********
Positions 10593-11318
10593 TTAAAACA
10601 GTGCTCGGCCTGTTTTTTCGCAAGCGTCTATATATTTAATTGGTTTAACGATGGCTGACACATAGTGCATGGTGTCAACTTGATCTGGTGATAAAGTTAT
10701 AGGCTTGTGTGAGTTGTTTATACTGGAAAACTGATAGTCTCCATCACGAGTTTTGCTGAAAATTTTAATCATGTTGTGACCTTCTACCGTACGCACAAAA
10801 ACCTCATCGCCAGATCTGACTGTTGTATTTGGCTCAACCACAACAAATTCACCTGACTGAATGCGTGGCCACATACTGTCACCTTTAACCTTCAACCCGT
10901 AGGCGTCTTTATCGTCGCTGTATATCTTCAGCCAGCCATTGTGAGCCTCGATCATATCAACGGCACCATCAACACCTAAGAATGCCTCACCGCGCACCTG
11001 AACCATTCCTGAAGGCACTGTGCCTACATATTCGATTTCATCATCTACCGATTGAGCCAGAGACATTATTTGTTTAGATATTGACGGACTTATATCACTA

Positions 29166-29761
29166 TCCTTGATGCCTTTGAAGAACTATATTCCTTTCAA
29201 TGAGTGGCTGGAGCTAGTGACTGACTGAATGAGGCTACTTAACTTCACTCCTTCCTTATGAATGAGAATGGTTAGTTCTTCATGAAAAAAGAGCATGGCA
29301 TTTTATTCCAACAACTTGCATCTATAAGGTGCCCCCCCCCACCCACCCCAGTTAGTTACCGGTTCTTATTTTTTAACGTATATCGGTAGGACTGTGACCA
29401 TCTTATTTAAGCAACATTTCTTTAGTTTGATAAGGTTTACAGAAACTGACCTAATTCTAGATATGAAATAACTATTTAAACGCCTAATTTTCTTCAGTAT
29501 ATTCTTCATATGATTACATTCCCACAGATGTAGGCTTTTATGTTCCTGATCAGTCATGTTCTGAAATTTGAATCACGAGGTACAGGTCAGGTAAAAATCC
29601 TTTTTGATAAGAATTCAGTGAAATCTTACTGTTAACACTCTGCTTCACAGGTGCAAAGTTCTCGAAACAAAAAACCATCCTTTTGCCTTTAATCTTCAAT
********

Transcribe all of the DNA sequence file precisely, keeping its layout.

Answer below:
Positions 10593-11318
10593 TTAAAACA
10601 GTGCTCGGCCTGTTTTTTCGCAAGCGTCTATATATTTAATTGGTTTAACGATGGCTGACACATAGTGCATGGTGTCAACTTGATCTGGTGATAAAGTTAT
10701 AGGCTTGTGTGAGTTGTTTATACTGGAAAACTGATAGTCTCCATCACGAGTTTTGCTGAAAATTTTAATCATGTTGTGACCTTCTACCGTACGCACAAAA
10801 ACCTCATCGCCAGATCTGACTGTTGTATTTGGCTCAACCACAACAAATTCACCTGACTGAATGCGTGGCCACATACTGTCACCTTTAACCTTCAACCCGT
10901 AGGCGTCTTTATCGTCGCTGTATATCTTCAGCCAGCCATTGTGAGCCTCGATCATATCAACGGCACCATCAACACCTAAGAATGCCTCACCGCGCACCTG
11001 AACCATTCCTGAAGGCACTGTGCCTACATATTCGATTTCATCATCTACCGATTGAGCCAGAGACATTATTTGTTTAGATATTGACGGACTTATATCACTA

Positions 29166-29761
29166 TCCTTGATGCCTTTGAAGAACTATATTCCTTTCAA
29201 TGAGTGGCTGGAGCTAGTGACTGACTGAATGAGGCTACTTAACTTCACTCCTTCCTTATGAATGAGAATGGTTAGTTCTTCATGAAAAAAGAGCATGGCA
29301 TTTTATTCCAACAACTTGCATCTATAAGGTGCCCCCCCCCACCCACCCCAGTTAGTTACCGGTTCTTATTTTTTAACGTATATCGGTAGGACTGTGACCA
29401 TCTTATTTAAGCAACATTTCTTTAGTTTGATAAGGTTTACAGAAACTGACCTAATTCTAGATATGAAATAACTATTTAAACGCCTAATTTTCTTCAGTAT
29501 ATTCTTCATATGATTACATTCCCACAGATGTAGGCTTTTATGTTCCTGATCAGTCATGTTCTGAAATTTGAATCACGAGGTACAGGTCAGGTAAAAATCC
29601 TTTTTGATAAGAATTCAGTGAAATCTTACTGTTAACACTCTGCTTCACAGGTGCAAAGTTCTCGAAACAAAAAACCATCCTTTTGCCTTTAATCTTCAAT